A few years ago I was deputed to attend a breakfast meeting and contribute my thoughts on Corporate Social Responsibility, or CSR. (Exciting work, indeed; no, I didn’t volunteer.)
This was the then modish practice whereby companies hired people to burnish their image by persuading customers, and the outside world, that they were more ethical than they might otherwise have seen. Many of the oil companies, for example, invested millions in this; it is known, derisively, as “greenwash” by those unconvinced by their efforts.
One of the companies at the forefront of all this was BP. They even invested in a new corporate logo that looked a bit like a flower. The company’s business continued to be the pulling of hydro-carbons out of the ground, which according to your view is a job essential to allowing our civilisation to continue in its present form, or a hideous eco-crime. (I tend to the first view.)
History does not record how many were persuaded by the company’s efforts that it was anything other than what it was, a global oil producer. Now Lord Browne, who used to run BP, has declared that the era of CSR is over, that it didn’t work anyway and that no one within companies much believed in it either.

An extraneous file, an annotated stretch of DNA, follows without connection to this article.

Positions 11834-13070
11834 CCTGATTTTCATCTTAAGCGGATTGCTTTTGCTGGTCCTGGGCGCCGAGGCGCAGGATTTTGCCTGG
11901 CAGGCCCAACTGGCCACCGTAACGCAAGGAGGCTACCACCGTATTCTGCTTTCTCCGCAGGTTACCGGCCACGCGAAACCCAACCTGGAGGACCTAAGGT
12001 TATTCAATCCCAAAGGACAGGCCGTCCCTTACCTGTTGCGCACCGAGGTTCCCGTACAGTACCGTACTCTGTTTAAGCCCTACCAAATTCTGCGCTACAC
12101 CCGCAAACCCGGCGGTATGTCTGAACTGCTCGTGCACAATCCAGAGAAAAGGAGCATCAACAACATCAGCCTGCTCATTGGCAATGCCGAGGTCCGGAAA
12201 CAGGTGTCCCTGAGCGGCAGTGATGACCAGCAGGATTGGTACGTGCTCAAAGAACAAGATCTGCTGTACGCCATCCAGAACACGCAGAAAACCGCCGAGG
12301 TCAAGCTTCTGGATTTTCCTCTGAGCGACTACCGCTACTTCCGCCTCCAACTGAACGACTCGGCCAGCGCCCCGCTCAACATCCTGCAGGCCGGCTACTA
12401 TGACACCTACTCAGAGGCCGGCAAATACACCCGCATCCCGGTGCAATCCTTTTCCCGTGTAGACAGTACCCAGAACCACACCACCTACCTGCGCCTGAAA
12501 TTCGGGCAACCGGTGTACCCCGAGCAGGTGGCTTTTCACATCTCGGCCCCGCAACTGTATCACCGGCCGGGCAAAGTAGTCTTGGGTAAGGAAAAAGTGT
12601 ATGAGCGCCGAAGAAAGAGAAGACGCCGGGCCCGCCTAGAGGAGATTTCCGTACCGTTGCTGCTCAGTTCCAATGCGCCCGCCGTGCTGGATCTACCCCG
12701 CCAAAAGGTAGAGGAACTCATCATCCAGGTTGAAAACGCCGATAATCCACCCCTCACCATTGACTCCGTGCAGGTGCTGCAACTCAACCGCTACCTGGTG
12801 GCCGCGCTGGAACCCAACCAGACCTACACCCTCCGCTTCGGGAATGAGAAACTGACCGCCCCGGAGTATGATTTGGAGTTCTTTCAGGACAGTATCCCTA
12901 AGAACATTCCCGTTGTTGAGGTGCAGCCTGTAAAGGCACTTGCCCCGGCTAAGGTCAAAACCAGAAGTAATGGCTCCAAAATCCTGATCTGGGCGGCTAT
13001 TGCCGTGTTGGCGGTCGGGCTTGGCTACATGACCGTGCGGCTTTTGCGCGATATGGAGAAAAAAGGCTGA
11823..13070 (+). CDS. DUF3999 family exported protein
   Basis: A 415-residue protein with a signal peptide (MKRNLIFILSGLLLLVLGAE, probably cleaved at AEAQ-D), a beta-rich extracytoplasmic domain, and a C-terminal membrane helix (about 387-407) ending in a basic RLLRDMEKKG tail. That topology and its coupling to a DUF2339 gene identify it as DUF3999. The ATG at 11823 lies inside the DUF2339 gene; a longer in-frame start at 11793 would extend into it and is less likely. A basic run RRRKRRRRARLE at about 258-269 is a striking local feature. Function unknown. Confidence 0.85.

I am reminded of that breakfast. When asked for my views, I suggested that CSR was merely a form of political correctness, and largely meaningless. I produced as evidence BP’s decision to rename one of its Gulf of Mexico oil fields, which had been known as Crazy Horse.
This was out of respect for the Sioux leader and victor over Custer at Little Bighorn, after requests from Native Americans/First People/whatever we were then allowed to call the people known in my childhood as Red Indians. I said it was a foolish, empty gesture.
A man a couple of places down from me became restive. It turned out he worked for BP and was the executive responsible for the decision to rename the field. Oddly enough, he didn’t agree with me.
The joke is, though, that the geologists who named the field were not thinking of the Sioux leader. They actually named it after Neil Young’s backing band.